An insult to FDR: Donald Trump's proposed "New Deal" for Black America is an affront to Roosevelt's civil rights legacy

Trump's misguided attempts to appeal to black voters now include him evoking Franklin Delano Roosevelt

By Chauncey DeVega

Senior Writer

Published October 28, 2016 11:59AM (EDT)

Franklin Roosevelt; Donald Trump   (AP/Reuters/Jonathan Ernst/Salon)
Franklin Roosevelt; Donald Trump (AP/Reuters/Jonathan Ernst/Salon)

Donald Trump is an odd fellow. He publicly claims to love “the blacks” and “the Latinos," but white supremacists and white nationalists are enamored with him. He brags about his relationships with black people yet his inner circle also consists of members of the racist so-called “alt-right” movement.

He insists on talking about his great plans for America’s “inner cities” and how he will uplift blacks and Hispanics — but does so to audiences that are almost exclusively white and openly hostile towards people of color. And he has a black outreach plan that consists of insulting African-Americans by telling them that their lives are a living hell and how they are losers. Apparently, Trump wants to win black Americans’ votes but one of his closest campaign advisers brags about the campaign’s elaborate plans to suppress them.

On Tuesday, Trump continued this special “love affair” with African-Americans at a rally held in Charlotte, North Carolina.

His newest gesture in this political courtship? He proposed a “New Deal” plan for Black America, which he sold in the following way:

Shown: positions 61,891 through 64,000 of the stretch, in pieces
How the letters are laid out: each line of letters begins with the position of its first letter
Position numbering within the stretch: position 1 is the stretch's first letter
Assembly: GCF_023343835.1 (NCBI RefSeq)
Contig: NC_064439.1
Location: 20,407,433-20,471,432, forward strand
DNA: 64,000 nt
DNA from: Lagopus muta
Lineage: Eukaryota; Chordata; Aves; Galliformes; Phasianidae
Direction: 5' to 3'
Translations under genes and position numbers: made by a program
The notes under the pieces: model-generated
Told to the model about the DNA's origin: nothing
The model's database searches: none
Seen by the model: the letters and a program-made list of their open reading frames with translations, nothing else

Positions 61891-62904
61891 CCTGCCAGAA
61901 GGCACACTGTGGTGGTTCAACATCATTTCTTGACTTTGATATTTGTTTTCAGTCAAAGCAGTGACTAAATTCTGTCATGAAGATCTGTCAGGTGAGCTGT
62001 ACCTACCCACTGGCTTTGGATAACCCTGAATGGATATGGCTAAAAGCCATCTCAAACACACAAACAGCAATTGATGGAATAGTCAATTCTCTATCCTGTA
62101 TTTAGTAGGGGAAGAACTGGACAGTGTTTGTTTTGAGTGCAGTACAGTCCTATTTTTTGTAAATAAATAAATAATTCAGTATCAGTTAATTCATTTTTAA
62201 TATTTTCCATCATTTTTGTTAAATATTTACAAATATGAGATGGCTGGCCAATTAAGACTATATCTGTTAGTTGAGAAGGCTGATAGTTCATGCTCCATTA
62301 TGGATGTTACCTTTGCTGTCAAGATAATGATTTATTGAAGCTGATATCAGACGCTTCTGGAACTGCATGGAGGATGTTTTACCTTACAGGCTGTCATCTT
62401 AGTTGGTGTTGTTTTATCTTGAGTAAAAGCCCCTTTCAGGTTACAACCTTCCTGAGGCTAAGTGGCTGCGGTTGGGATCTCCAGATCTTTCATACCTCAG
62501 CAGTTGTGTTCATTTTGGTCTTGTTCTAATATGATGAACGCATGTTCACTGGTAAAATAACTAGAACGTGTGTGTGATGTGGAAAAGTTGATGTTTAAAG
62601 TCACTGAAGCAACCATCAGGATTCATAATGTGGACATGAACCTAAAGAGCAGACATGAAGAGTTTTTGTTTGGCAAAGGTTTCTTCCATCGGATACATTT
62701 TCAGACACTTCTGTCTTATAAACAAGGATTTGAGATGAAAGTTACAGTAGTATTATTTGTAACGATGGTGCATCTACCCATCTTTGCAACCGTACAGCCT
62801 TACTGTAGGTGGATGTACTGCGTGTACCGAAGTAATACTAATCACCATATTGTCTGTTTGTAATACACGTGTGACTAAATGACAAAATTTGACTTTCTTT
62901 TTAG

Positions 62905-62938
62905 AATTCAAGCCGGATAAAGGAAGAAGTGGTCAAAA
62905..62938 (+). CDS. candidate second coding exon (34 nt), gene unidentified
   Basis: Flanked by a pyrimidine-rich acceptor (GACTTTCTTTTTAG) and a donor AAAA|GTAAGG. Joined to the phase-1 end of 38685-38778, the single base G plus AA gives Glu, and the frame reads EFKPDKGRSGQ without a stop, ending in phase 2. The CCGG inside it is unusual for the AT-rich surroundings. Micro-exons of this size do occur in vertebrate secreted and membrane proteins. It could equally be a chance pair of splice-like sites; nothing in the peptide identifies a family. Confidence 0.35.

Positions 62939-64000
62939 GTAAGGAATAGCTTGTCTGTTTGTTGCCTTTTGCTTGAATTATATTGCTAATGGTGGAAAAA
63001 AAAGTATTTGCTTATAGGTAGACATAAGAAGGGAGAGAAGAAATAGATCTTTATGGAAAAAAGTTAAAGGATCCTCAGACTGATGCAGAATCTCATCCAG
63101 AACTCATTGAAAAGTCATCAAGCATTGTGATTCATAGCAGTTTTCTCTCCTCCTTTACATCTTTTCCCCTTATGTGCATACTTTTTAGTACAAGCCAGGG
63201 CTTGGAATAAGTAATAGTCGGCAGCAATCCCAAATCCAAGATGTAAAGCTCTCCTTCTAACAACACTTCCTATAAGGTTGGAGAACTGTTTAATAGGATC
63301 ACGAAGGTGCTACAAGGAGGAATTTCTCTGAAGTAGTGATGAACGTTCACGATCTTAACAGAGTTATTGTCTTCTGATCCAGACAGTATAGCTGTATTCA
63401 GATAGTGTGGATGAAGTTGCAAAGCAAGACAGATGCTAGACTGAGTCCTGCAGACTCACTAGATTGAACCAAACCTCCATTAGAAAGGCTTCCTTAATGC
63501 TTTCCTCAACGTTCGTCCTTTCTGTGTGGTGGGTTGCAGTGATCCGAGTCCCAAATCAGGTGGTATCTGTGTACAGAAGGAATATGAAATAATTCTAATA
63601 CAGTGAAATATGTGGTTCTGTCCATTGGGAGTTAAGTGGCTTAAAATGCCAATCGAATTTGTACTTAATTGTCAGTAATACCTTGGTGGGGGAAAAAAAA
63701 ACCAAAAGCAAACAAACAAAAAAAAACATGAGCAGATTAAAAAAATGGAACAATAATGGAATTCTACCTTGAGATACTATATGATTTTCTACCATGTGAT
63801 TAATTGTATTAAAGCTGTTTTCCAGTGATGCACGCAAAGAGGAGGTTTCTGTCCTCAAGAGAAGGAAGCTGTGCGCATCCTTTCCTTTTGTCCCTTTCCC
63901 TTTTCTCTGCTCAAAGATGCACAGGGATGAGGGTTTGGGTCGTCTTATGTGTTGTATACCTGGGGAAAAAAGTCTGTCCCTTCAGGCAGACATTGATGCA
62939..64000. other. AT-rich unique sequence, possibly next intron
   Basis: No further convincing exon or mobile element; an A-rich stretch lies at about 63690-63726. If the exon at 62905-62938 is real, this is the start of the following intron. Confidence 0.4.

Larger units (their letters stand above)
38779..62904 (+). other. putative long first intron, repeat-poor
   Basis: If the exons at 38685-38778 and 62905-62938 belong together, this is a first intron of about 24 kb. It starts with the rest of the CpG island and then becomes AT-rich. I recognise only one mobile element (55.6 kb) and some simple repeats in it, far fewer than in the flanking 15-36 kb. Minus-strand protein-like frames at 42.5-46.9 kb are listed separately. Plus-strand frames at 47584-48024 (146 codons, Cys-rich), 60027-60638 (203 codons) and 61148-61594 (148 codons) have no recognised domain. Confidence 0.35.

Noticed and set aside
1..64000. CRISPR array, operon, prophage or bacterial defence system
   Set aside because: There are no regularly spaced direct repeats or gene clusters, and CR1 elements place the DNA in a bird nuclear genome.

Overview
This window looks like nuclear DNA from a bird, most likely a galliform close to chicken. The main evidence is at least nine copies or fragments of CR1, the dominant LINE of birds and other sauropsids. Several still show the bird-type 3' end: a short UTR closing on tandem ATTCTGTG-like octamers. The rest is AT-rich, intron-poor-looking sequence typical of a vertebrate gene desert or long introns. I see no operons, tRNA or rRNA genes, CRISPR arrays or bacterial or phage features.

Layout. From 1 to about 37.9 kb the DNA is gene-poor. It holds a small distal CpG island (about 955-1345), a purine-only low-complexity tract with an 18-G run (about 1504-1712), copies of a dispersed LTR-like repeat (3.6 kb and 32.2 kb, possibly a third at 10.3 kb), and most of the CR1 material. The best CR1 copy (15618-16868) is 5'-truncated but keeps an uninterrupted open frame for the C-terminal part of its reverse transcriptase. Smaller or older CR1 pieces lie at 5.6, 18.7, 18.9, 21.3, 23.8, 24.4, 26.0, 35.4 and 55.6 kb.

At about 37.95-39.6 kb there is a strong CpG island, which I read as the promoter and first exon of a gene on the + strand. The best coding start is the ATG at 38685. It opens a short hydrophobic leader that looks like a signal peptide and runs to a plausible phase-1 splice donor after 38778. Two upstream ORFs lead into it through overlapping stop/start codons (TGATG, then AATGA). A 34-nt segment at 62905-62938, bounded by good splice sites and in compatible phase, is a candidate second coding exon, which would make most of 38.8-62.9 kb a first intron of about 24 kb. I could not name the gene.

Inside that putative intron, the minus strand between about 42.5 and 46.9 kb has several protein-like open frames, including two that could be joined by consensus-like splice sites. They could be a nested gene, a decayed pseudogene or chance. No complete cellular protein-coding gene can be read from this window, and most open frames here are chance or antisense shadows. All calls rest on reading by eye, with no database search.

Today I want to talk about how to grow the African-American middle class and to provide a New Deal for Black America. That deal is grounded in three promises: safe communities, great education and high-paying jobs. My vision rests on a principle that has defined this campaign: America First. Every African-American citizen in this country is entitled to a government that puts their jobs, wages and security first.

Trump also said:

This is just the beginning because I will never, ever take the African-American community for granted. It will be my mission to prove to this country that yesterday does not have to be tomorrow. The cycle of poverty can be broken, and great new things can happen for our people.

And he added:

I’m asking America to join me in dreaming big and bold things for our future. Let’s close the history books on the failures in Washington, and let’s open a new chapter of success and prosperity for everyone. I am humbled beyond words to be the nominee for the party of Abraham Lincoln. And it is my highest and greatest hope that the Republican Party can be the home of the African-American vote once again.

Trump’s “New Deal” plan is a failure on multiple levels. First, it does not properly address police brutality. Instead, Trump promises, through what is known as “over-policing,” to further subject black and brown people to unfair and often brutal treatment by the country’s law enforcement officers. Expanding America’s Terrordome over black and brown working=class and poor communities promises more “safety and security” by violating the basic rights of the people who live there.

The Republican presidential nominee's proposal to replace welfare with microloans is vague and makes no attempt to deal with the root causes of poverty in America. His idea to designate America’s urban centers as disaster areas is also ill-conceived, and the monies needed for urban renewal will not be surrendered by Republican elected officials (or Democrats) under the neoliberal austerity regime.

Most important, Trump’s policy prescriptions to improve the lives of black and brown denizens of America’s “hellish” inner cities do nothing to confront housing segregation, racism in the labor market, white flight, a lack of effective gun control laws, and Republicans’ assaults on school funding and other programs, which have created the problems that he promises to correct.